Nanoscale conference to identify new technology's top priorities
HOUSTON, March 31, 2005 – Internationally renowned nanotechnology leaders from both industry and academia will meet in Houston for the second Nanoscale Devices & System Integration (NDSI'05) conference April 4-6.
Locally sponsored by the University of Houston Cullen College of Engineering and held at the Warwick Hotel, the NDSI'05 brings together world experts in nanotechnology, offering a high-quality technical program. National sponsors are the National Science Foundation, IEEE Nanotechnology Council, Information Storage Industry Consortium and Nanotechnology Foundation of Texas. Industrial contributors include RHK Technologies and Veeco Instruments, the industry leaders in nanotechnology instrumentation.
"This nationally recognized conference is a chance for UH to step into the spotlight among the world's leading researchers in nanotechnology," said Dmitri Litvinov, UH electrical engineering professor and event co-chair.
NDSI has a single-session format with all the invited talks forming the body of the conference. Contributed work is showcased at the poster sessions. Work presented at the conference will be published in a special issue of IEEE Transactions on Nanotechnology.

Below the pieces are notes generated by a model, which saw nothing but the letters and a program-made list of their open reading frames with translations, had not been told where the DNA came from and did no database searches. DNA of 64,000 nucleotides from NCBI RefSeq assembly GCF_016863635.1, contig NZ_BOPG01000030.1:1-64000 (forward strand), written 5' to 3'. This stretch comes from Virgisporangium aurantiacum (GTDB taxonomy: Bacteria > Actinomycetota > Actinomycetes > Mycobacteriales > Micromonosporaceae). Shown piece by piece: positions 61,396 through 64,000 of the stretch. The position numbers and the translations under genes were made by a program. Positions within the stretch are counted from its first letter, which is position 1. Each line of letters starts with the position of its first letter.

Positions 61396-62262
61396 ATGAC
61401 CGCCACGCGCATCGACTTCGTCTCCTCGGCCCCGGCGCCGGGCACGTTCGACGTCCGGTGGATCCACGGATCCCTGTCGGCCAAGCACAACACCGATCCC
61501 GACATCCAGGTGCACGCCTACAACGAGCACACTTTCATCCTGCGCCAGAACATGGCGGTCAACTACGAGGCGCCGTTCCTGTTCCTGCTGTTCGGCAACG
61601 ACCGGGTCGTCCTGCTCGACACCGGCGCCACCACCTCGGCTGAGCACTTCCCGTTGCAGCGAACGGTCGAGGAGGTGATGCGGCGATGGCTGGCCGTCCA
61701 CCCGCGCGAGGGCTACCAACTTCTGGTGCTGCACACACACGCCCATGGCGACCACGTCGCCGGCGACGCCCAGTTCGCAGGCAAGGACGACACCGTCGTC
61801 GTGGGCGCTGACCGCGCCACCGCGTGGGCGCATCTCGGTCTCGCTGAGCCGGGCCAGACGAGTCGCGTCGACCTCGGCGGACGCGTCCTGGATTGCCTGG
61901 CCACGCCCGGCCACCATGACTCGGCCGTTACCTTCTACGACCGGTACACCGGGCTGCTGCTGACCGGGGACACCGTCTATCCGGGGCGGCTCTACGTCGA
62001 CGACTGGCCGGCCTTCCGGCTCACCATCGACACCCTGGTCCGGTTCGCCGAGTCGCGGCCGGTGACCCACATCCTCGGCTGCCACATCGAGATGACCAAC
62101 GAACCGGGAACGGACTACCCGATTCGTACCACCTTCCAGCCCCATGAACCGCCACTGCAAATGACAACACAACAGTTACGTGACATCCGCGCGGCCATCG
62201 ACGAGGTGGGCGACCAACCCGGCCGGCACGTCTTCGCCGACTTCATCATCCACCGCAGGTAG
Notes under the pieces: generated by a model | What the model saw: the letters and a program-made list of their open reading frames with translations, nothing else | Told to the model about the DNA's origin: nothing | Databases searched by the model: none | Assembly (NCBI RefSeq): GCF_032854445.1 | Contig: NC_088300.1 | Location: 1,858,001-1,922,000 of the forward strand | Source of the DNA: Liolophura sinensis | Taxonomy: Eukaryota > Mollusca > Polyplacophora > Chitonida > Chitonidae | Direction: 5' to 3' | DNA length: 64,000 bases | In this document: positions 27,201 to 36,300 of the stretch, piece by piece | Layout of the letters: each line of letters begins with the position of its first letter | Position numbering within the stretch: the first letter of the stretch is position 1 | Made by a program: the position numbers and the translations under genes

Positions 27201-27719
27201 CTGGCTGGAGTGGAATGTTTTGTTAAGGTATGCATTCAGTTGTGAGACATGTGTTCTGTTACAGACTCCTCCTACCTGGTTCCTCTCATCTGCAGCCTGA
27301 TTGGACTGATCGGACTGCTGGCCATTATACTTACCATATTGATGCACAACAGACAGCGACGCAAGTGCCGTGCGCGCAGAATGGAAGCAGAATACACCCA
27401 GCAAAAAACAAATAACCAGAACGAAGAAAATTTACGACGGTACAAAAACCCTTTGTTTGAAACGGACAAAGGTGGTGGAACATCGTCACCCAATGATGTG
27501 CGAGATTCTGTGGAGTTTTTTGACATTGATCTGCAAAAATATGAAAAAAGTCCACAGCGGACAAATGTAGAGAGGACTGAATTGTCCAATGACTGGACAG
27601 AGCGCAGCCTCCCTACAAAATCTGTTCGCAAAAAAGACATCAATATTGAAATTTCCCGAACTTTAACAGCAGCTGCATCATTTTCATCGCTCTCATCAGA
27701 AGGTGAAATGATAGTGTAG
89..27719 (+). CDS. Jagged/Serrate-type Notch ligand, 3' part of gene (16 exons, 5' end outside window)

The conference will be a highly interactive meeting that will serve as an open forum to identify priorities in today's broad range of nanoscale technologies. Major topics related to device fabrication and synthesis at the nano scale, as well as integration of nanoscale technologies into functional systems, will be covered. Topics include nanoelectronics, nanomagnetics and spintronics, nanophotonics, nano/bio-inspired devices and systems, nanorobotics, materials for nanotechnologies, fabrication for nanoscale and metrology.
Last year's conference in Miami drew more than 160 participants from 14 countries and featured nationally recognized university scholars, as well as scientists and engineers from major corporations such as NEC, IBM, Toshiba, AMD, Samsung, Seagate and Veeco.
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